“We have poets, writers, musicians and comedians involved all night long. The event runs from nine at night right through to eight in the morning so we have a lot going on. There is also going to be a poetry slam, spoken word artists will take on more traditional-style page poets in the 'ultimate battle'. We have movie screenings throughout and there will be will be a panel on crime writing and comic works. We will also be doing yoga at about three in the morning to keep everyone awake and keep the blood pumping. There will also be a panel on sex writing.

"Lastly, we have a cosmic sexual awakening lecture. It's all about opening up your chakra and your energy flows. For those that make it through there is also breakfast included in the ticket price.”

The all-night party is one of the highlights of a packed festival schedule that will include book launches from Australian and international authors as well as a raft of other events.

“If they [the audience] want a whole night of literary awesomeness they can head to the Great Debate before the 'Literary Love In', it's at QPAC. Germaine Greer and Bob Katter will be on the panel. The debate is 'Reading The Bible Is Good For You'. When that's finished they can make their way over to New Farm for 'Women Of Letters' and then party with us all night long.”

Other highlights will include Mark Watson.

“He is going to launch his book and the following day he will be talking about comedy writing as well. The former bishop of Edinburgh will be out here talking about his decision to leave the church, he is involved in the great debate which should make it very interesting.”

Brisbane's writing scene is as strong as ever and BWF are keen to involve as much local talent as possible.

“We've got some amazing local writers. Benjamin Law will be releasing his second book just before the festival, he is also in the Great Debate. You only have to look at the support for the Queensland Literary Awards to see that the writing community here is so strong and professional.”

'The Literary Love In' is at the Brisbane Powerhouse on Saturday September 8.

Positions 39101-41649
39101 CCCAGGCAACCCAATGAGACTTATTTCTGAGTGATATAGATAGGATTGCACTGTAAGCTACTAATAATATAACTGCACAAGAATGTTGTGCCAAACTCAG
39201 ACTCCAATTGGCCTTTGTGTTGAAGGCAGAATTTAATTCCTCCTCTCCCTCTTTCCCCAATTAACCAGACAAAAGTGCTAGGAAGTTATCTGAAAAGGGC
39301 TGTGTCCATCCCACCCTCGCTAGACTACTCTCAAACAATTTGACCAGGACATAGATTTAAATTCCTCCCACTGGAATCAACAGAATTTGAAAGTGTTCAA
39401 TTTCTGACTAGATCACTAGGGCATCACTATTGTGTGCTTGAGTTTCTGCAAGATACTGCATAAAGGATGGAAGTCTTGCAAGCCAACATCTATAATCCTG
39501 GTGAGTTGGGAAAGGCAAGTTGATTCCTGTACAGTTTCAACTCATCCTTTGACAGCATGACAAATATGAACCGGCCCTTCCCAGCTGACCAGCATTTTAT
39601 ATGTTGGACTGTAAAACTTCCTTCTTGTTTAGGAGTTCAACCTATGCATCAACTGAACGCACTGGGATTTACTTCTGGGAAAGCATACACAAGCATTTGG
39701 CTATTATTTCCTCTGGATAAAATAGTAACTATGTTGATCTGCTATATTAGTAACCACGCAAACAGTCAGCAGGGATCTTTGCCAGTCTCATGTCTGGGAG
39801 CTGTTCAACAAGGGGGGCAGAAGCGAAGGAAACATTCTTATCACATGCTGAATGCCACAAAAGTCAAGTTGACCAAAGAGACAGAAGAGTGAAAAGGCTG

Wednesday, 22 August 2012 15:13

Ian Haug: Little Sounds

Little BIGSOUND is the younger brother of the music industry get-together, BIGSOUND.

The annual conference, which takes over the Fortitude Valley for two days, is where movers and shakers move and shake, cut deals, organise tours and generally have a good time of it.

Little BIGSOUND, then, is for tomorrow's movers and shakers. Returning for a second year, the one-day conference takes place the day after BIGSOUND.

Former Powderfinger guiatarist Ian Haug, who’ll be a speaker on the day, explains why he became involved. “Because of my history I guess people presume that I have some kind of knowledge to impart. I've been in the industry for a long time now. Talking about music is like dancing about architecture, it's hard to just talk about it. There needs to be these sorts of forums so young people do get the knowledge they need about the industry.

“I'm really looking forward to it, I've been to BIGSOUND before but never Little BIGSOUND, so I'm really happy to be involved.” Ian is impressed by the professionalism with which the event has been organised. “It's organised pretty much by a committee of volunteers from YMI, or Youth Music Industries. Most of the kids are from The Queensland Academy of Creative Industries, which is a pretty awesome place. We had a meeting there and frankly I'm pretty jealous that sort of place didn't exist when I was at school. Ah man it's just incredible!”

For Ian music really is a way of life. “My first bands were when I was 13 or so … I have to make music, it's just in me to do that. I didn't do it to make money, I did it because I love music. I think if people go into it with the wrong goals, just wanting to be famous or rich or something, then it's not too rewarding a career. You've got to do it because you love it. That's why Little BIGSOUND is so great, it's not just the musicians, there are so many background people that have to exist too and the day helps demonstrate that.”

Little BIGSOUND takes place at the Judith Wright Centre on Saturday September 15.